The Otago Postgraduate Association (OPA) here to help postgrads

Throughout 2022 OPA hopes to increase its visibility among postgraduate students by letting them know it’s open and available to everybody.

The Otago Postgraduate Association has been helping postgrad students since it was founded in 2018.

“OPA would feel accomplished if we ease the lives of our postgrad students this year,” OPA Professional Development Officer Sahitya Anand says.

“With the disruptions we have had in the past couple of years, it has been difficult for OPA execs to really get out there and do what OPA envisioned to do.

“But we are feeling confident this year with borders opening up and things returning to the new normal. We have an extremely enthusiastic team this year and are committed to bring to life the mission, vision and purpose of OPA,” Sahitya says.

OPA has a number of events lined up including social events, wellness activities, panel discussions and a mentor match programme. All events will be run with COVID-19 guidelines in place.

“We have already had a casual catch up this month and it has been a great success. We will be running these wee catch ups every month going forward.”

Afternoon teas will not only provide a space to catch up and socialise but provide students with an opportunity to discuss any issues they are experiencing, which OPA could then take up with the relevant bodies such as The Graduate Research School or OUSA, Sahitya says.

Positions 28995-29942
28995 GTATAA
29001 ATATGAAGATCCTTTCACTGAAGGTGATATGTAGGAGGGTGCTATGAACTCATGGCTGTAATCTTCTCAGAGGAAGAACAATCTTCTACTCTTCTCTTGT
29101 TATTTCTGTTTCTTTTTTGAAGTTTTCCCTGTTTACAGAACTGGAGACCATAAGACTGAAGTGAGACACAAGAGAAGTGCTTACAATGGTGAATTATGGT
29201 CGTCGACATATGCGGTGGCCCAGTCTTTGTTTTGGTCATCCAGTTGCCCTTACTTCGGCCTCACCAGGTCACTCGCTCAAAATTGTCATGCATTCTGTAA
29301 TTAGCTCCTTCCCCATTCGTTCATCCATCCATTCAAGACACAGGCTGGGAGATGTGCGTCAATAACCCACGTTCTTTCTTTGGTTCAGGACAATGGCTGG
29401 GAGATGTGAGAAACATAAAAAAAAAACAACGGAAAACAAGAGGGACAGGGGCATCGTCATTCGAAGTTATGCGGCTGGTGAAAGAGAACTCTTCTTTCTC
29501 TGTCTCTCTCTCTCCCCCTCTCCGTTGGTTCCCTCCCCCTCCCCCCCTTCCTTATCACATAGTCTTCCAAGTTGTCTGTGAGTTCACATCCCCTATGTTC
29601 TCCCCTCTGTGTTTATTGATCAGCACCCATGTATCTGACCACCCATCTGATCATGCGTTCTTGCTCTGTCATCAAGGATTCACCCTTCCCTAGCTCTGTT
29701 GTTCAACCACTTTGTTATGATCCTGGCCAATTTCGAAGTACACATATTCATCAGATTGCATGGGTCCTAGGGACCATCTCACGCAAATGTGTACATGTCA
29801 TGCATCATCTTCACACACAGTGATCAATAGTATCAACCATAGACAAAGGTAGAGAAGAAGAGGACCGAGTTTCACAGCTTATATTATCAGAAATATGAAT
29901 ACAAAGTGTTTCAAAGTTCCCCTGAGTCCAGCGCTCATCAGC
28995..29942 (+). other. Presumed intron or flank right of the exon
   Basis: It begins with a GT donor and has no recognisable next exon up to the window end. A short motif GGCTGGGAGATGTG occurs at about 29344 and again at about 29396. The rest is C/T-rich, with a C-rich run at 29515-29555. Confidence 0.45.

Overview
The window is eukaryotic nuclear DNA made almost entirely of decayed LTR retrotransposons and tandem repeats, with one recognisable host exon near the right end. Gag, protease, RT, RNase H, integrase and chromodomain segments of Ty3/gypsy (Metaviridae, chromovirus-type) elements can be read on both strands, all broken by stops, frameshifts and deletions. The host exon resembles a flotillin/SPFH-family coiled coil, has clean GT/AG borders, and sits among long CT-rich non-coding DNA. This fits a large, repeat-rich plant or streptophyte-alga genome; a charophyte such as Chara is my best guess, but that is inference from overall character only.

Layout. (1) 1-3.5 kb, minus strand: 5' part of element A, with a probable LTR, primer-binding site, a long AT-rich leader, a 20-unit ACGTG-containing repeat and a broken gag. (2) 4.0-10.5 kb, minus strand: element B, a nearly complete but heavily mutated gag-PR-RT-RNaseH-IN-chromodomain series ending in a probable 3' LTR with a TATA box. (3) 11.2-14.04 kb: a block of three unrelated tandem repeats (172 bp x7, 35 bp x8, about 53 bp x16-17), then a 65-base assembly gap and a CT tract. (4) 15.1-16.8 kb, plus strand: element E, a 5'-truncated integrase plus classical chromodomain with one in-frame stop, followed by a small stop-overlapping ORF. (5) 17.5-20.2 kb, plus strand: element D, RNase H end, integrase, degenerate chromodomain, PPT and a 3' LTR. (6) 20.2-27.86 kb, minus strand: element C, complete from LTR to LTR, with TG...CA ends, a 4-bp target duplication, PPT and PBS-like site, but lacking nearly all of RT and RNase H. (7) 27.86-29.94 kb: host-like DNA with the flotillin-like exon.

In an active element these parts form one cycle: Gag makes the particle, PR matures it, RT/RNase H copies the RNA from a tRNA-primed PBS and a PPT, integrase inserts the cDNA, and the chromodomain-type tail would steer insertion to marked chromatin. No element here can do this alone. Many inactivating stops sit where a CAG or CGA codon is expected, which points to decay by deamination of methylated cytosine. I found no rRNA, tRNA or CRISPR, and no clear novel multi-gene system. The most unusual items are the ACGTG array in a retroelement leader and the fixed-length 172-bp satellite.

The association will also be releasing OPA Perks Cards soon which will enable cardholders to gain discounts from various businesses around town.

“It is going to be a very exciting year, students should make the most of it.”

OPA will be chaired by Ravneel Chand for 2022. He will be supported by an additional 10 execs and an administrator.

Students interested in learning more can follow OPA on Instagram @otagopostgrad , or write to the association by email .

How did OPA begin?

In 2018, upon finding the Otago Uni Postgrad Society defunct, Jade De La Paz decided to take matters into her own hands, spearheading the movement that would become OPA.

“I realized there was no support structure for postgrads at the Uni beyond the Postgrad Rep in OUSA, and the Graduate Research School. I thought it was really important that we had a postgrad-led association that focused on the needs of postgrads.”

The PhD candidate and her partner had just arrived in Dunedin from Hawaii, and she noted there was not a lot in place to help postgrad students develop their social or professional circles.

“I wrote the vision, values and mission for OPA, which gave a three-pronged approach to postgrad representation: community, professional development and wellbeing.”

This set the basis for the executive, which features representatives focusing on each of those areas.
A constitution was written, the organisation was set up in August 2018, and OPA held its first AGM not long after.

“Starting a new organisation for postgrads, who are always busy, was not an easy feat,” she says.

Since then she has secured ongoing funding for OPA, trained executive board members, implemented an annual ball and hosted dozens of events and workshops that have brought postgrad students together.

Jade held the role of Community Liaison Officer from August 2018 until February 2021, before reluctantly handing it over.

“I was pretty sad to leave the OPA, but I am trying to finish my PhD and I have a 6-month-old daughter at home, I really just didn’t have time for it anymore.”

She is proud of what she has achieved and excited to see where the organisation she founded will go.

“I am really loving the direction they are going in and I hope it continues.”

Jade received the Silver Service Award from the University of Otago and Otago University Students’ Association for Contribution to the Postgraduate Association in 2020.